I can't imagine he doesn't. In a world where the Ambiguously Powerful Patriarch and the Ambiguously Powerful Matriarch lived side by side, could they be anything but bitter enemies? Rivals for the same cosmic power and material authority? Rivals who grudgingly respect each other, and in that respect are the seeds of one night of hot, hot passion...

Anyway, I think I've got a story idea coming on. Of course, it needs a motif. Hell, it needs characters, a plot, and a reason for me to sit down and write the damned thing in the first place. But it's got a start, and I'm amused.

Monday, February 9, 2009

*bump bump bump* Another Trope Bites the Dust

As I mentioned earlier, I've been known to hang about the Television Tropes and Idioms Wiki. I don't contribute - not yet - but I might have to soon as I think I've caught on to a trope that they haven't yet.

A trope that really pisses me off.

I shall call him the Arbitrarily Powerful Patriarch (APP), and his time has come.

APP is defined by the following traits: he is male, Caucasian, in his autumn years, and very wealthy and influential. He is either gray-haired or balding and he always dresses in dark suits and sober ties. APP appreciates the finer things in life - wine, whiskey, cigars - but he is neither an epicurean nor an aesthete. If he has children - he has sons only slightly more frequently than daughters - they rebel against him. If he has a wife, she is defined by him: either she meekly obeys his every whim, rebels in small ways, or openly opposes his nefarious schemes. And his schemes are invariably nefarious, in a power-hungry, intellectually farseeing but morally shortsighted sort of way, and usually very complicated. When written tolerably, he produces entertaining Xanatos Gambits, but he is definitely a candidate for the dreaded Xanatos Roulette.

So far, I'm not describing anything annoying. He might be a little dastardly and two dimensional, but it would be easy for a talented writer to muddy up his motivations, complicate his familial relationships, and generally breath some life into him.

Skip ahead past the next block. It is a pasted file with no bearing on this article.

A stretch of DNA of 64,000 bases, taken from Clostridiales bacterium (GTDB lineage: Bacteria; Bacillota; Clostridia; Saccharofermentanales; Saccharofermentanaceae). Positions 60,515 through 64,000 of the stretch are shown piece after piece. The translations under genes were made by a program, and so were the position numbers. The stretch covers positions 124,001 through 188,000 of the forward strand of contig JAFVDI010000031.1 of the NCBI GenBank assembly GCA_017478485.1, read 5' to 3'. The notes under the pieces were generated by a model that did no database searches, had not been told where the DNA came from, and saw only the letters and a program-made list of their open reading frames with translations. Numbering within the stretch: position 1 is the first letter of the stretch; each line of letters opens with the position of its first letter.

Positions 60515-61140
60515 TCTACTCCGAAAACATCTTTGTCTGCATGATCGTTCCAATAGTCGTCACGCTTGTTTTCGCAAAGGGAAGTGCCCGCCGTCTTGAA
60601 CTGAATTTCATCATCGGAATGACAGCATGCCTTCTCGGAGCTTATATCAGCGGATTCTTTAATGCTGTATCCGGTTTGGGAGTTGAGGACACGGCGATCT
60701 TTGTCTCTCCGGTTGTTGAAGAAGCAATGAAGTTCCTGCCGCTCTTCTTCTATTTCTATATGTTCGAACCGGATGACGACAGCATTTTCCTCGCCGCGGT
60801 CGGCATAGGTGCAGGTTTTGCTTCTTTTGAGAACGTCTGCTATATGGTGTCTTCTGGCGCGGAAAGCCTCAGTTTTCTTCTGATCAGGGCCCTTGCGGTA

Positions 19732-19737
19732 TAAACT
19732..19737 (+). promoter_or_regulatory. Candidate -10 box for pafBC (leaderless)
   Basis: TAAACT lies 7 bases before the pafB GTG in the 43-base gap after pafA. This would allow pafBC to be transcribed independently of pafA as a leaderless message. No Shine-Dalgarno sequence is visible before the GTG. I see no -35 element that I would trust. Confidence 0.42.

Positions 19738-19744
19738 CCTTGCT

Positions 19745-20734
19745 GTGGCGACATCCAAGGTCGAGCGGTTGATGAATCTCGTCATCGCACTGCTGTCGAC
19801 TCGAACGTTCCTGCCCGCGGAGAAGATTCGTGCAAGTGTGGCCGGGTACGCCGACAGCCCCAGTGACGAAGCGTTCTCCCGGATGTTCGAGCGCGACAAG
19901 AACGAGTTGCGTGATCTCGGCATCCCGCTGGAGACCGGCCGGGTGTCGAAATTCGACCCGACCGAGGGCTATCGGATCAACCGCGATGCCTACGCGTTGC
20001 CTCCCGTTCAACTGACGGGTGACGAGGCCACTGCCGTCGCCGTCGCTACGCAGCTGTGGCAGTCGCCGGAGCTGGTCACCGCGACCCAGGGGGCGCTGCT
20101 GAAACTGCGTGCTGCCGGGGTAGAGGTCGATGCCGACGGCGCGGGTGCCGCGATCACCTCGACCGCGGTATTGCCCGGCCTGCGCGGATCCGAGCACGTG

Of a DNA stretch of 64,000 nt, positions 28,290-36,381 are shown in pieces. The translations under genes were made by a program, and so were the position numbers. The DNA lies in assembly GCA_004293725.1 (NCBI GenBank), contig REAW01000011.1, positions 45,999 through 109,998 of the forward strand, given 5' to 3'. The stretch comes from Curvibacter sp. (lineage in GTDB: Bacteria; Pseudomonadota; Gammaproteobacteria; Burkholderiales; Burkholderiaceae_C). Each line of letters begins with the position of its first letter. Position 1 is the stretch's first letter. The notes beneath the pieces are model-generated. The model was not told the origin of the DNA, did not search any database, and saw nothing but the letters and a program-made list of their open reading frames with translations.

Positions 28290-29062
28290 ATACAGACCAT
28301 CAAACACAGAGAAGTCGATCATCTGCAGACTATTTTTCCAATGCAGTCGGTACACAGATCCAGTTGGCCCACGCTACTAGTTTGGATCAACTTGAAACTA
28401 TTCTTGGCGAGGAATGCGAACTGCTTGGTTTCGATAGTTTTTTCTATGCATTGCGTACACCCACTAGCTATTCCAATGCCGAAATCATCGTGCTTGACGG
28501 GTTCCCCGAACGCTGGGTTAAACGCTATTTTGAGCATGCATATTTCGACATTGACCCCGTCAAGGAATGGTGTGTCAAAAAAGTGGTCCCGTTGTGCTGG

It is not APP's potential for flatness that bothers me, it's this: he can do anything he wants and get away with it.

Anything. He. Wants.

It's as though his money and power have passed some invisible event horizon and transformed him into some kind of capitalist god. Does APP want to know something about you? Privacy is no object. Does APP require that a woman lose her job? She's as good as fired. Does APP need to send an innocent man to prison? No problem. Does APP need to get away with murder? He can "take care of it." Even in a world where the characters regularly encounter bureaucrats, cops, and other officials who really do care about their jobs - establishing that such people exist - APP never has any problems massaging the system into giving him whatever he wants.

Now, I'm as much a fan of conspiracies as the next guy. It's sometimes fun for the heroes to be harried by invisible forces. In a setting where there seems to be a sharp line between the natural, sane world that the main characters inhabited before the story began and the madness they are currently enmeshed in and possibly trying to escape, it can be fun to attack the trappings of their normal life: cut them loose a little, let them flutter in the cold wind, see what it drives them to.